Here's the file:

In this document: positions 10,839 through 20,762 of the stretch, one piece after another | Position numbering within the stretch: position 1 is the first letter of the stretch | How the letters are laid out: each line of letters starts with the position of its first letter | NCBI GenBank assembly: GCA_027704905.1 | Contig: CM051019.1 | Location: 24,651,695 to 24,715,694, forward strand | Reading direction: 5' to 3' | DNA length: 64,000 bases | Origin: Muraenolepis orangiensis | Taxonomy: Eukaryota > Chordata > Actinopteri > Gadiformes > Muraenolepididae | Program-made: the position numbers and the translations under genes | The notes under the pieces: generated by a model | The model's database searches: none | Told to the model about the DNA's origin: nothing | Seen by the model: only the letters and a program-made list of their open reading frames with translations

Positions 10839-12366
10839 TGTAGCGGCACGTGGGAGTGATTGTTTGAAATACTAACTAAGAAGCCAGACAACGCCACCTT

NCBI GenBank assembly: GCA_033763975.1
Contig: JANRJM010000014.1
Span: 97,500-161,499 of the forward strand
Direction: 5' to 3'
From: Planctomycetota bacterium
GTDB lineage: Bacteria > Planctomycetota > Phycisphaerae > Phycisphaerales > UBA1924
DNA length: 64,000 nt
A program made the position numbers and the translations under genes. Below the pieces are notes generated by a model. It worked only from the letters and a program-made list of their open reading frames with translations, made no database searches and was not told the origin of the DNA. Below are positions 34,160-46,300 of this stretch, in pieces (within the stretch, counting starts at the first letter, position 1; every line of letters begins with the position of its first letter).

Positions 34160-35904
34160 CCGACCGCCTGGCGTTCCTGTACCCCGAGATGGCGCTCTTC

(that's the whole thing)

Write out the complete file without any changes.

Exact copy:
In this document: positions 10,839 through 20,762 of the stretch, one piece after another | Position numbering within the stretch: position 1 is the first letter of the stretch | How the letters are laid out: each line of letters starts with the position of its first letter | NCBI GenBank assembly: GCA_027704905.1 | Contig: CM051019.1 | Location: 24,651,695 to 24,715,694, forward strand | Reading direction: 5' to 3' | DNA length: 64,000 bases | Origin: Muraenolepis orangiensis | Taxonomy: Eukaryota > Chordata > Actinopteri > Gadiformes > Muraenolepididae | Program-made: the position numbers and the translations under genes | The notes under the pieces: generated by a model | The model's database searches: none | Told to the model about the DNA's origin: nothing | Seen by the model: only the letters and a program-made list of their open reading frames with translations

Positions 10839-12366
10839 TGTAGCGGCACGTGGGAGTGATTGTTTGAAATACTAACTAAGAAGCCAGACAACGCCACCTT

NCBI GenBank assembly: GCA_033763975.1
Contig: JANRJM010000014.1
Span: 97,500-161,499 of the forward strand
Direction: 5' to 3'
From: Planctomycetota bacterium
GTDB lineage: Bacteria > Planctomycetota > Phycisphaerae > Phycisphaerales > UBA1924
DNA length: 64,000 nt
A program made the position numbers and the translations under genes. Below the pieces are notes generated by a model. It worked only from the letters and a program-made list of their open reading frames with translations, made no database searches and was not told the origin of the DNA. Below are positions 34,160-46,300 of this stretch, in pieces (within the stretch, counting starts at the first letter, position 1; every line of letters begins with the position of its first letter).

Positions 34160-35904
34160 CCGACCGCCTGGCGTTCCTGTACCCCGAGATGGCGCTCTTC